What does it mean to make it in the north? This is part of a series of portraits of local people, organizations, and companies working to further internationalize Groningen, Friesland, and Drenthe. This time we spoke to Arno Zijlstra and Bernard Maarsingh, Cofounders of Jamzone, an ‘innovation lab’ that combines psychology and technology to help people and companies.
By Thomas Ansell
When you’re asked to strap on a heart monitor before trying out a product, you know it’s going to be good. So I find myself wired up in an elegant Leeuwarder building, wearing VR goggles and climbing up a fiendishly puzzling tower.
Whilst it might look like a simple puzzle game, it’s significantly cleverer than that. This is ‘Stressjam‘, a VR programme developed by Jamzone to help people understand their own bodies’ reactions to stress, in concert with a trained expert. It’s underpinned by a belief that stress (in the biological sense) isn’t bad unless it is mis-managed. “Stress is something useful”, declares Bernard Maarsingh, one of the co-founders of Jamzone. “This also has a clinical function, in it helps people deal with stress caused by, for example, burnout”, Maarsingh continues.
Indeed, Stressjam was used at the finals of the ‘Dutch stress Championship’, where people demonstrate their mental fortitude and ability to control their ‘stress symptoms’. “Actually”, says Zijlstra (another co-founder), “it’s the rhythms of stress that are important”, what he means is that stress is a constant in life; the important part is how people orient their stress, and work with their own body to know what the causes of the stress are.
“VR is not quite yet trusted as a tool, there’s a sort of uncanny valley with it”, says Maarsingh. All of my doubts about the effectiveness of VR are done away with when I try ‘Darejam’, where you’re put into a virtual elevator, taken to the top of a virtual tower, and then told to (not quite virtually) walk to the end of a gangplank and hop off. If my brain isn’t fooled, my heart most certainly is. I bunny-hop off the plank, half grimacing, and watch my character flop to the canyon floor. “You controlled your mental stress quite well”, says Maarsingh, “but your bodily stress markers were high”.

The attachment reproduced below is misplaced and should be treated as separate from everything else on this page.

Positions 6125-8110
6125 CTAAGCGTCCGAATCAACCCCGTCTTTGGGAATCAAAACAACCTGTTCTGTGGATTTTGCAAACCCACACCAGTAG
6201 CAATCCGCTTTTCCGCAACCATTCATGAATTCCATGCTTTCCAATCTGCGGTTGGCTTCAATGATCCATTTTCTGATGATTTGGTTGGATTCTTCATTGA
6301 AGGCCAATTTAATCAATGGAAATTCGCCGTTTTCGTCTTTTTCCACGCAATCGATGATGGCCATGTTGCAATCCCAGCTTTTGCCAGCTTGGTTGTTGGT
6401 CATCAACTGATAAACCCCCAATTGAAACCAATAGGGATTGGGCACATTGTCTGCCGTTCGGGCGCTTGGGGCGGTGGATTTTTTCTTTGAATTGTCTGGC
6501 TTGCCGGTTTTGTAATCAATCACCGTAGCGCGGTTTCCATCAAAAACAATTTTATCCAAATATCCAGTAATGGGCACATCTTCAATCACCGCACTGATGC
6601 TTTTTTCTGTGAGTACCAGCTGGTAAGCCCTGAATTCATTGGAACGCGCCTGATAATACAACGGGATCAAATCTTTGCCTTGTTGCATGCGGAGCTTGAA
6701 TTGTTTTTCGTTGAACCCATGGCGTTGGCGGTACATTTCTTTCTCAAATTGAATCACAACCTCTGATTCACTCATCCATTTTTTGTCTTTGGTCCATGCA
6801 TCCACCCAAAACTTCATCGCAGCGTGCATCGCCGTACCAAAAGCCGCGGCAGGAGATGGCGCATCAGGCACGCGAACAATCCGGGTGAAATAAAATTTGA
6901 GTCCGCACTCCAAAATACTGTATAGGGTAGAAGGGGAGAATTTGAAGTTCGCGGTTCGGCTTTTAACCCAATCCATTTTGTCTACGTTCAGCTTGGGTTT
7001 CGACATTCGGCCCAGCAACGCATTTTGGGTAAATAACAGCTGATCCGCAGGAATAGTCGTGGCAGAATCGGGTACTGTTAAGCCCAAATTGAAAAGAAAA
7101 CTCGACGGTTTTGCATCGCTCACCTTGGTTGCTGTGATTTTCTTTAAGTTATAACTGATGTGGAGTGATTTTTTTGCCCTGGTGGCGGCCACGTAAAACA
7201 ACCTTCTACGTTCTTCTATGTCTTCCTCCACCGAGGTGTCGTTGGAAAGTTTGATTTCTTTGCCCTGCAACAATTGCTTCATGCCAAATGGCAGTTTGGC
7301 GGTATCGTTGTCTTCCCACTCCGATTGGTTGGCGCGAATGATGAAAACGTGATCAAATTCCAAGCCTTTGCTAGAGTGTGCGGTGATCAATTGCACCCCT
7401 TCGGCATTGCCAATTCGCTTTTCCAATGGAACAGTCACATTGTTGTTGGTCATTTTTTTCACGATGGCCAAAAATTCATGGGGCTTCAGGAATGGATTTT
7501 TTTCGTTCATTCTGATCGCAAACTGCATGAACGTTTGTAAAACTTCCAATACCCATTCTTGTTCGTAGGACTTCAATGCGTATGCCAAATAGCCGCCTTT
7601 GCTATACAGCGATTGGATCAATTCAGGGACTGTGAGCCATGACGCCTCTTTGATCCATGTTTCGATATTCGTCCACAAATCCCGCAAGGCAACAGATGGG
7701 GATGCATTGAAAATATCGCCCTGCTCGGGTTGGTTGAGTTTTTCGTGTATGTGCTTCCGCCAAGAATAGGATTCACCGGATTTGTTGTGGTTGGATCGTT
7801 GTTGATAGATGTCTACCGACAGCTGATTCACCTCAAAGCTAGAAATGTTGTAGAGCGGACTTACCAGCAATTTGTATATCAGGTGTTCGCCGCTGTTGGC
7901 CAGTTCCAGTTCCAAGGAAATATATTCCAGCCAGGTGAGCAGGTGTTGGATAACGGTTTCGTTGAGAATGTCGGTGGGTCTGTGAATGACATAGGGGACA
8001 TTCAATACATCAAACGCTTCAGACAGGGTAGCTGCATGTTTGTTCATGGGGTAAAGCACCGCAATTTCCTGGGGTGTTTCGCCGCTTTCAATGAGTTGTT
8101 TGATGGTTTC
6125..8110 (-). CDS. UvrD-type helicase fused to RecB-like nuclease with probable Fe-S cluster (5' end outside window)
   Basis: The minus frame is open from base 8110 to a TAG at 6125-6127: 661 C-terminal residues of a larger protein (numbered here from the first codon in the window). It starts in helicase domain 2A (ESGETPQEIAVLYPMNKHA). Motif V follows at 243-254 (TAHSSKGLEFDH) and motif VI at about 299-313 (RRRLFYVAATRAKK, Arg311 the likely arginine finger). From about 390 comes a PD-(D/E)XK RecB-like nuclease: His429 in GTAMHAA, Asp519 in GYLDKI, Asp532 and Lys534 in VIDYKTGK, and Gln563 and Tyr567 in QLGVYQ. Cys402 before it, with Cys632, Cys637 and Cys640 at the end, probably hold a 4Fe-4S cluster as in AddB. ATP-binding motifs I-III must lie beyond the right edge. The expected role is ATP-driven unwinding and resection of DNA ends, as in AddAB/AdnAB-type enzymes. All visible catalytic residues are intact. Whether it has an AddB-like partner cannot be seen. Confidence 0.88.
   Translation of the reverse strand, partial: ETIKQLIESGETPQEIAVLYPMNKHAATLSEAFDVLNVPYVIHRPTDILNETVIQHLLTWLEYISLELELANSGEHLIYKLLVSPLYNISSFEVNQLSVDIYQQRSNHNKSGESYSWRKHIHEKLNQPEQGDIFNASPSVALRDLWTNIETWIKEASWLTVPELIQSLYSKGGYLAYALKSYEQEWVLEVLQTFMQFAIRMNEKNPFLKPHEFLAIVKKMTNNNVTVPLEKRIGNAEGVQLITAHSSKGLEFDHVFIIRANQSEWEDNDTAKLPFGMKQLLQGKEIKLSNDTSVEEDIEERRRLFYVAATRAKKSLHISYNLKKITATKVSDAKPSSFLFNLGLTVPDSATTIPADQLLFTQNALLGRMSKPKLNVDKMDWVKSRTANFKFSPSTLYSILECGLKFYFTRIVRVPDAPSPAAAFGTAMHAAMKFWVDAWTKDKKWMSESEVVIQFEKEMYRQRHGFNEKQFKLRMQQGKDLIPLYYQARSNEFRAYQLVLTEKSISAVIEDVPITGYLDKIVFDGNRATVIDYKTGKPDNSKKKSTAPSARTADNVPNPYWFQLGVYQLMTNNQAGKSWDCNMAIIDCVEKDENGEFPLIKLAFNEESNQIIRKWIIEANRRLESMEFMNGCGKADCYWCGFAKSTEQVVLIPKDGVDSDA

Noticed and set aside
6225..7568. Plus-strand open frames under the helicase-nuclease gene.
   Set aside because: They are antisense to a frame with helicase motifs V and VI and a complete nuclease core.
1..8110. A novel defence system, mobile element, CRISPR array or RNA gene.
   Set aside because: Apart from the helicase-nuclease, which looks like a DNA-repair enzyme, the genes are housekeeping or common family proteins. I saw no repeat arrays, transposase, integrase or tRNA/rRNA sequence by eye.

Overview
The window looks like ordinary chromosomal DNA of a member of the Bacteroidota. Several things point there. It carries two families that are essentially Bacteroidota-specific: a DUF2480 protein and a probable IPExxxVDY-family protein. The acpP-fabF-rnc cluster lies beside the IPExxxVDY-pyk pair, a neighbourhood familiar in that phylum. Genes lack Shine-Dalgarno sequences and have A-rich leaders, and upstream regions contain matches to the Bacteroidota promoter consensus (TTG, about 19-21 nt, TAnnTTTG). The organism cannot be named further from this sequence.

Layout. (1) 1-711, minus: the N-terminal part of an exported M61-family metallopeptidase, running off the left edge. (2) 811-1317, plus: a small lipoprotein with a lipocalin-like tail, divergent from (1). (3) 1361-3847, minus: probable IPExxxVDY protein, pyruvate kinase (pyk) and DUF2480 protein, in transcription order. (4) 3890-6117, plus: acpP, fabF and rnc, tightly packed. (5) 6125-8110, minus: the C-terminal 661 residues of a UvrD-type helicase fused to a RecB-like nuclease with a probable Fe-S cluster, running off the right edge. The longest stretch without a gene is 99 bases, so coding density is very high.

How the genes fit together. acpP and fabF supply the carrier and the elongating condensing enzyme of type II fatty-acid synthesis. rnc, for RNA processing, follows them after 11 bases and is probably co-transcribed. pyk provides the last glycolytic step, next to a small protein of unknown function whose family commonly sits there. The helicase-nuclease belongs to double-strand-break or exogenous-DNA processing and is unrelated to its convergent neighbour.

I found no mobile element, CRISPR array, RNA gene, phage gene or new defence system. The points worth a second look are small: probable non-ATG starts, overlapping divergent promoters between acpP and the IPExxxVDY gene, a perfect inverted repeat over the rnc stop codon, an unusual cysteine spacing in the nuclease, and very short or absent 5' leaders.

So, why is this most advanced of places- half lab, half development centre- based in Leeuwarden? It was a conscious choice, says Zijlstra. “There is a good supply of knowledge and students, there are several game labs in Leeuwarden, and a mental health institute. So really, we have everything we need here.”
But what about the team behind these developments? Maarsingh and Zijlstra met at a networking event: Maarsingh is a “brainy psychologist” and head of postmaster management education at the University of Groningen/ PPO whilst Zijlstra is a “techy creative” Innovation Architect. Their offices in Leeuwarden are filled with smiling young recruits, buried in code, or user experience updates. “People come to us, just at the right moment”, grins Zijlstra, when I ask about how their recruitment process usually goes.
Maarsingh notes that when Jamzone does advertise, jobs receive interest from around the world: “people are so highly motivated that they want to work through the night, but that’s not really in-keeping with our philosophy!”, he laughs. The culture of Jamzone is relaxed, creative, and safe in the knowledge of its employees: “we try to create a feeling of being meaningful”, says Zijlstra.
It’s certainly an inspiring environment to be in, all high ceilings, tapping keyboards, and creative interior architecture. And, if anyone at Jamzone wants to know what their stress markers are doing, well, the heart monitor is just down the hall.
Jamzone is just one of a large number of innovative Life Science and Technology companies in the Northern Netherlands. For more information about the North’s strongest industries, or to find jobs at companies like Jamzone, head to www.makeitinthenorth.nl